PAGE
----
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virtūs, ūtis (gen. plur. virtutium, App. Mag. 73; Paul. Nol. Carm. 10, 34; dat. and abl. VIRTVTEI, Inscr. Corp. Lat. 1, 30 and 34), f. [vir], manliness, manhood, i. e. the sum of all the corporeal or mental excellences of man, strength, vigor; bravery, courage; aptness, capacity; worth, excellence, virtue, etc.: virtus clara aeternaque habetur, Sall. C. 1, 4: ni virtus fidesque vostra spectata mihi forent, id. ib. 20, 2; id. J. 74, 1.

I. In gen.

A. Lit.: ita fiet, ut animi virtus corporis virtuti anteponatur, Cic. Fin. 5, 13, 38: his virtutibus ornatus, modestiā, temperantiā, justitiā, id. Off. 1, 15, 46; cf.: virtutes continentiae, gravitatis, justitiae, fidei, id. Mur. 10, 23: virtus atque integritas, id. Font. 13, 29: oratoris vis divina virtusque, id. de Or. 2, 27, 120.—

B. Transf., of animals, and of inanimate or abstract things, goodness, worth, value, power, strength, etc.: nam nec arboris, nec equi virtus (in quo abutimur nomine) in opinione sita est, sed in naturā, Cic. Leg. 1, 16, 45: praedium-solo bono, suā virtute valeat, Cato, R. R. 1, 2: merci pretium statui, pro virtute ut veneat, Plaut. Mil. 3, 1, 131: navium, Liv. 37, 24, 1: ferri, Just. 11, 13, 11: herbarum, Ov. M. 14, 357: oratoriae virtutes, Cic. Brut. 17, 65: oratio habet virtutes tres, Quint. 1, 5, 1: dicendi (opp. vitium), id. 8, praef. 17: facundiae, id. 12, 3, 9.—

II. In partic.

A. In the phrase deūm virtute, usu. with dicam, by the aid or merit of the gods, i. e. the gods be thanked (anteclass), Plaut. Trin. 2, 2, 65: virtute deūm et majorum nostrūm, id. Aul. 2, 1, 44; id. Capt. 2, 2, 71 dub.; cf. id. Mil. 3, 1, 85 and 90; so virtute eorum (i. e. majorum), id. Trin. 3, 2, 17.—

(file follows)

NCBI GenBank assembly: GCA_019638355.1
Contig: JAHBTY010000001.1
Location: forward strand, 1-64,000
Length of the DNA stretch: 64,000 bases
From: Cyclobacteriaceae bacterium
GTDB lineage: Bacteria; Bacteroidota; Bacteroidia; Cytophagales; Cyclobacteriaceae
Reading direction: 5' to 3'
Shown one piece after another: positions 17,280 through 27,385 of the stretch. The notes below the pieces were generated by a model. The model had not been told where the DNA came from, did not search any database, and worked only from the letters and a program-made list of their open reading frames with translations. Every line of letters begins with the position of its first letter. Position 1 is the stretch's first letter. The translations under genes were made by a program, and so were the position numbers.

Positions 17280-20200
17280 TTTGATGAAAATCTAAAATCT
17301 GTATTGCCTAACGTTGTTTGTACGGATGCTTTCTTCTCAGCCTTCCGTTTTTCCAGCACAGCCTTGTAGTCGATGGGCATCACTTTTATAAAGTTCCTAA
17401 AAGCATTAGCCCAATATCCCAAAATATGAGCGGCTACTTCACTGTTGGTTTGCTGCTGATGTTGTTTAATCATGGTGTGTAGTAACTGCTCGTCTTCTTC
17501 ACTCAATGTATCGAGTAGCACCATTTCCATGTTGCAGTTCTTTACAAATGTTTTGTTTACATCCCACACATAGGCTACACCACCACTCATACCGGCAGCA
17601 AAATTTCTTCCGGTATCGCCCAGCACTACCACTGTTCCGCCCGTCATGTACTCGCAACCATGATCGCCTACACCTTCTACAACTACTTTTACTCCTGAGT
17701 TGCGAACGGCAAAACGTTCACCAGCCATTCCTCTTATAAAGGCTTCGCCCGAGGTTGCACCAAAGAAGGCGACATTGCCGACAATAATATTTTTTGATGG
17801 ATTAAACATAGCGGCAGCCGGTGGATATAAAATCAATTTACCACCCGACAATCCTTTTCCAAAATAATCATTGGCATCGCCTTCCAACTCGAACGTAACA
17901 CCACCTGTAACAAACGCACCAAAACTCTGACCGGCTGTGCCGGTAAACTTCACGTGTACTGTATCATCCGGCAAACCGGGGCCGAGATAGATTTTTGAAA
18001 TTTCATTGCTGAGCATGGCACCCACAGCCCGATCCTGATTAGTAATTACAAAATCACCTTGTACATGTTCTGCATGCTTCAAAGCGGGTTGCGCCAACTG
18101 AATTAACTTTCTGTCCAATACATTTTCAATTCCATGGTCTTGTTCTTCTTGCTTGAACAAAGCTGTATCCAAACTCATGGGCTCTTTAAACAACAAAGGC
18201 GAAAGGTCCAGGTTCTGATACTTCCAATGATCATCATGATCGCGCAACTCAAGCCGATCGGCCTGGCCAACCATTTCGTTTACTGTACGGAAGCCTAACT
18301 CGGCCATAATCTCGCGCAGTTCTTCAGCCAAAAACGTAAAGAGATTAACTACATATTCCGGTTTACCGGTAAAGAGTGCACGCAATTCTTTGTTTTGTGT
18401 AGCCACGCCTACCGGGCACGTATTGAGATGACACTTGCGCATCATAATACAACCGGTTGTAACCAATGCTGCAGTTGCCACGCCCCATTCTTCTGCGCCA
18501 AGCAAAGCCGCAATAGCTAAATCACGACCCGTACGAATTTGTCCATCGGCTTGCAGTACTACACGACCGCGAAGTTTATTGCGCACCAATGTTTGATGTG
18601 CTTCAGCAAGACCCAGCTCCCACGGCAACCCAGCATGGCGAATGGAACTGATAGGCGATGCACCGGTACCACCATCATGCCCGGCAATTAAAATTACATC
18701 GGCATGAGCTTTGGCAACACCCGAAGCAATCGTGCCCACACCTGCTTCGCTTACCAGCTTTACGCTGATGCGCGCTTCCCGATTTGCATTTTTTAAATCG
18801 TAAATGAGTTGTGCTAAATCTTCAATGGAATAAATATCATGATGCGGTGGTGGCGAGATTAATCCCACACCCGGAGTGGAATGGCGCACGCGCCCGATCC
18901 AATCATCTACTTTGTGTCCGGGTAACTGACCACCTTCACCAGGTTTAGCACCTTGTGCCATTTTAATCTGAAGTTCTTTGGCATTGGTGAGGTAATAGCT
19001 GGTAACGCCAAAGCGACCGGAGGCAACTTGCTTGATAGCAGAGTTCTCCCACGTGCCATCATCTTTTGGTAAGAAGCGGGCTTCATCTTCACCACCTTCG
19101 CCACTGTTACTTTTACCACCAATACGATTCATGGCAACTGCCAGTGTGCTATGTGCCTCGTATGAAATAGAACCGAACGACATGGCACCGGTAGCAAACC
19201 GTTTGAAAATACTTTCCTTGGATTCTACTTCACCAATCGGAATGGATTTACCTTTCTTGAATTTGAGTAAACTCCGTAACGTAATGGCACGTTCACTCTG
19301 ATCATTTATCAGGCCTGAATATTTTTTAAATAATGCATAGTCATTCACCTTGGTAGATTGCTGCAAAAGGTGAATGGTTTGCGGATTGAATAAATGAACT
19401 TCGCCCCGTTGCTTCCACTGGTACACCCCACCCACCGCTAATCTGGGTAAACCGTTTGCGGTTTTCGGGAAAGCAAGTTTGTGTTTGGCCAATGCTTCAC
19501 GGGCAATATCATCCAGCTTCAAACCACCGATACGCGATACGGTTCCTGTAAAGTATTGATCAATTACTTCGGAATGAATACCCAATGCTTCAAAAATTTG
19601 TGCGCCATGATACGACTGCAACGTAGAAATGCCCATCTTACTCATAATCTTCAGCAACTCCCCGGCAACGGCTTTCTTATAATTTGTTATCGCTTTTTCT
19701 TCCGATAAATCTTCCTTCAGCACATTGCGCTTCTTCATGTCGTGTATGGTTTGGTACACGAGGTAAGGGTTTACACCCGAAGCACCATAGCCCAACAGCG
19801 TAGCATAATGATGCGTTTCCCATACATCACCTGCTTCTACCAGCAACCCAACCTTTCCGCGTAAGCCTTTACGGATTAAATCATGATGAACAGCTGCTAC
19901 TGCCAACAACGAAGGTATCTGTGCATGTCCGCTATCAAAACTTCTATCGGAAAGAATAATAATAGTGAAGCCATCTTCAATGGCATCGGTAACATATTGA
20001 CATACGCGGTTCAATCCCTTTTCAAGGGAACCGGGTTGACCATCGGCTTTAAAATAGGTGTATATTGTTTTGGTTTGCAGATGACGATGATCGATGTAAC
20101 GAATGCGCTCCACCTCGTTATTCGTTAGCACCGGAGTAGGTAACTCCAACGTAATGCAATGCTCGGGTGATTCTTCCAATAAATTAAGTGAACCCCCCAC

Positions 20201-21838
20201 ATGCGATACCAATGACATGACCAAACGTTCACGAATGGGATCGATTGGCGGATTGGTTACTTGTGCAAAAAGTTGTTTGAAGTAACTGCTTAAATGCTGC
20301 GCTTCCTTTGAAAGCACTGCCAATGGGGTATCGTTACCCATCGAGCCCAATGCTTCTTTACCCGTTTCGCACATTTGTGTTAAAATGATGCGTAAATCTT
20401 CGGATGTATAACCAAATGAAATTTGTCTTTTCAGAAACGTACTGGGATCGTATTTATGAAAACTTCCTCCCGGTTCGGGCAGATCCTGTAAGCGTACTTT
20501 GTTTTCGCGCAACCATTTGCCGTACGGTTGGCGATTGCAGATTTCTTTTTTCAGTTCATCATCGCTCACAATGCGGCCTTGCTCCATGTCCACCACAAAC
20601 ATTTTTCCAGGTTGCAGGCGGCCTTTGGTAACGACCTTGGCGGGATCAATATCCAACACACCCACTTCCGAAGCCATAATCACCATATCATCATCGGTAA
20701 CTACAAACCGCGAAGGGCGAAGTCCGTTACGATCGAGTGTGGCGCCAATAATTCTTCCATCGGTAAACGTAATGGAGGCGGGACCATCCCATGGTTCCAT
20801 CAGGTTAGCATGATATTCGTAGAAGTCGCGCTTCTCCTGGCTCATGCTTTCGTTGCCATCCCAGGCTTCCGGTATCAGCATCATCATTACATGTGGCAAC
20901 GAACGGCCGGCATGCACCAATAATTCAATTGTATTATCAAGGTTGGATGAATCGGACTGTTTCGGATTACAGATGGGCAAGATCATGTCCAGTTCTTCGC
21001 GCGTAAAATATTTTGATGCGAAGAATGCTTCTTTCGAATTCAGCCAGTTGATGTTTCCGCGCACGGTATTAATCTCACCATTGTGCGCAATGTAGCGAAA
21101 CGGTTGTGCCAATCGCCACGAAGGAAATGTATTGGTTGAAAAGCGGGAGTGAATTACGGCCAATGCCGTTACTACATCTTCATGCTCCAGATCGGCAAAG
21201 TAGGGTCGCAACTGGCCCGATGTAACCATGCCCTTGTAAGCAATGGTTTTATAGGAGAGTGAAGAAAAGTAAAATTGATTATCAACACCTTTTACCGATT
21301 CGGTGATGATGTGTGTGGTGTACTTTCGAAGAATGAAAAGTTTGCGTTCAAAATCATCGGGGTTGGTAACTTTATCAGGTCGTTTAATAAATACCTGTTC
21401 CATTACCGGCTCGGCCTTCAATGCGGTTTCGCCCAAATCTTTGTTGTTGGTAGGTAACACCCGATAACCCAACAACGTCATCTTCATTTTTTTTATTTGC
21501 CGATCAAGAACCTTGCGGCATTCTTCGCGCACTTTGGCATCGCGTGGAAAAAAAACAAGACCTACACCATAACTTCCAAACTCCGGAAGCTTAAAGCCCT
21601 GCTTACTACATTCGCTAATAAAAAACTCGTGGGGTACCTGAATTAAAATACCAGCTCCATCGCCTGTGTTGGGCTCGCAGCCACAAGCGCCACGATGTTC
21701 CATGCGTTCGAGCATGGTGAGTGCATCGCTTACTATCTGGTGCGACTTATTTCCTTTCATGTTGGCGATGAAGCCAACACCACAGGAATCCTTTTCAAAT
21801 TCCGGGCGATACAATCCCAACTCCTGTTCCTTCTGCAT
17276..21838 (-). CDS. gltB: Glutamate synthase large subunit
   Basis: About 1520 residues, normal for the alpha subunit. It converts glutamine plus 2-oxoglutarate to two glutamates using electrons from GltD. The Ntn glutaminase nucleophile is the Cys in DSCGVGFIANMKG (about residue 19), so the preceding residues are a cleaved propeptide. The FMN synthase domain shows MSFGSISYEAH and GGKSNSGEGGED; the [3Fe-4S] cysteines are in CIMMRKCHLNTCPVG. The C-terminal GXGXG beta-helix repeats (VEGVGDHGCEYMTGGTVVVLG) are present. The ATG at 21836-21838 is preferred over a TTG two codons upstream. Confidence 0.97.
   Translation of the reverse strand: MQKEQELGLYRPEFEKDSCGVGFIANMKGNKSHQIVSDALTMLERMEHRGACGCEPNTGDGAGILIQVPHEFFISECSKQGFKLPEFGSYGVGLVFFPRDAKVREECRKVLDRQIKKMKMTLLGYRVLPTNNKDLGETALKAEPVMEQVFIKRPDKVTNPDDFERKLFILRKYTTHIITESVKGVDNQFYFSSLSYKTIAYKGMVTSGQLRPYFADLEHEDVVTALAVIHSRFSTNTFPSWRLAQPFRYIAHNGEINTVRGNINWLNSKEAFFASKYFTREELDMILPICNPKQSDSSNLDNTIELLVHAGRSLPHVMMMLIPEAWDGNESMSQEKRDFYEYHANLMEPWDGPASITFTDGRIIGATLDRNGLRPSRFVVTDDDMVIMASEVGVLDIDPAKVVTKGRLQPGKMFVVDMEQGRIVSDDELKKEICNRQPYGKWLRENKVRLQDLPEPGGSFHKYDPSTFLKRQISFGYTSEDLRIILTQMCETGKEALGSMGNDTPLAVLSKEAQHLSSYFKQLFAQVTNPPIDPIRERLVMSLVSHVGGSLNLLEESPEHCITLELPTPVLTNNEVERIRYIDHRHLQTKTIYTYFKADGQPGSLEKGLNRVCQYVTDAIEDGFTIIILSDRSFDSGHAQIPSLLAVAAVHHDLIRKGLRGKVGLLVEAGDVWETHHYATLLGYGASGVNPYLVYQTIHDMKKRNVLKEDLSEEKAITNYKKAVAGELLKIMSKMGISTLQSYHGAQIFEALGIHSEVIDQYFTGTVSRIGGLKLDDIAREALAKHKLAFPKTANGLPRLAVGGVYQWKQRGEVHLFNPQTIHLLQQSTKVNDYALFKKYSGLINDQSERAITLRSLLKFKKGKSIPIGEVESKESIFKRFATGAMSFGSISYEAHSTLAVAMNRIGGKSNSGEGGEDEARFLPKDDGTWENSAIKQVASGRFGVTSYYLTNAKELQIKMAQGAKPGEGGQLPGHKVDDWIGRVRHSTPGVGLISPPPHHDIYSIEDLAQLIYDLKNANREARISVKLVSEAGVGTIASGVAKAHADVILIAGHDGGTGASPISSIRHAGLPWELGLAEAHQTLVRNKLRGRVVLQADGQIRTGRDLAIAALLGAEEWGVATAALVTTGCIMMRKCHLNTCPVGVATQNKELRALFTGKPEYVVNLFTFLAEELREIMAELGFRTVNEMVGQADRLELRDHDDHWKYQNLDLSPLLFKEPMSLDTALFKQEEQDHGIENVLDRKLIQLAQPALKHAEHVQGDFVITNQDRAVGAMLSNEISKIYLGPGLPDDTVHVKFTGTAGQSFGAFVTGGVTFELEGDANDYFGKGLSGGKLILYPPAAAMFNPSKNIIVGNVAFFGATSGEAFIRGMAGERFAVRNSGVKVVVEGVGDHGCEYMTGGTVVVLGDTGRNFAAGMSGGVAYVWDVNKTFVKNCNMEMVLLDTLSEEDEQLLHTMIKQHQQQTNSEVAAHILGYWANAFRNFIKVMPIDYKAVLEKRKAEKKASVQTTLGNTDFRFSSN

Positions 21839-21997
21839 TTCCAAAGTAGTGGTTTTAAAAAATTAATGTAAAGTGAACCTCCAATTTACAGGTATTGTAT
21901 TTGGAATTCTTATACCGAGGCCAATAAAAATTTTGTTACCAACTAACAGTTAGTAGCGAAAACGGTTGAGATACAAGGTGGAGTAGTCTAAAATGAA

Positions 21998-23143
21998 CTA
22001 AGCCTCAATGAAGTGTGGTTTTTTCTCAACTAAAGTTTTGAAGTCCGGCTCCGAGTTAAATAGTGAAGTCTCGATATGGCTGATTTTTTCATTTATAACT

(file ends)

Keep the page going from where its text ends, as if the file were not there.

B. Moral perfection, virtuousness, virtue.

1. Lit.: est autem virtus nihil aliud quam in se perfecta et ad summum perducta natura, Cic. Leg. 1, 8, 25: virtus est animi habitus naturae modo rationi consentaneus, id. Inv. 2, 53, 159: cum omnes rectae animi affectiones virtutes appellentur ... Appellata est ex viro virtus, etc., id. Tusc. 2, 18, 43; id. Inv. 2, 53, 159: nec vero habere virtutem satis est quasi artem aliquam, nisi utare ... virtus in usu sui tota posita est, id. Rep. 1, 2, 2: est in eo virtus et probitas et summum officium summaque observantia, id. Fam. 13, 28, a, 2.—

2. Transf., Virtue, personified as a deity, Cic. N. D. 2, 23, 61; 2, 31, 79; id. Leg. 2, 8, 19; 2, 11, 28; id. Phil. 14, 13, 34; Plaut. Am. prol. 42; Liv. 27, 25, 7; 29, 11, 13; Juv. 1, 115 al.

C. Military talents, courage, valor, bravery, gallantry, fortitude (syn. fortitudo), etc.: Helvetii reliquos Gallos virtute praecedunt, quod fere cottidianis proeliis cum Germanis contendunt, Caes. B. G. 1, 1; cf. id. ib. 1, 2; 1, 13: militum, Sall. J. 52, 6; 62, 1: Claudi virtute Neronis Armenius cecidit, Hor. Ep. 1, 12, 26: Scipiadae, id. S. 2, 1, 72; cf. id. Epod. 9, 26; 16, 5; id. C. 2, 7, 11.—

D. Obstinacy: iniqua, Stat. Th. 11, 1.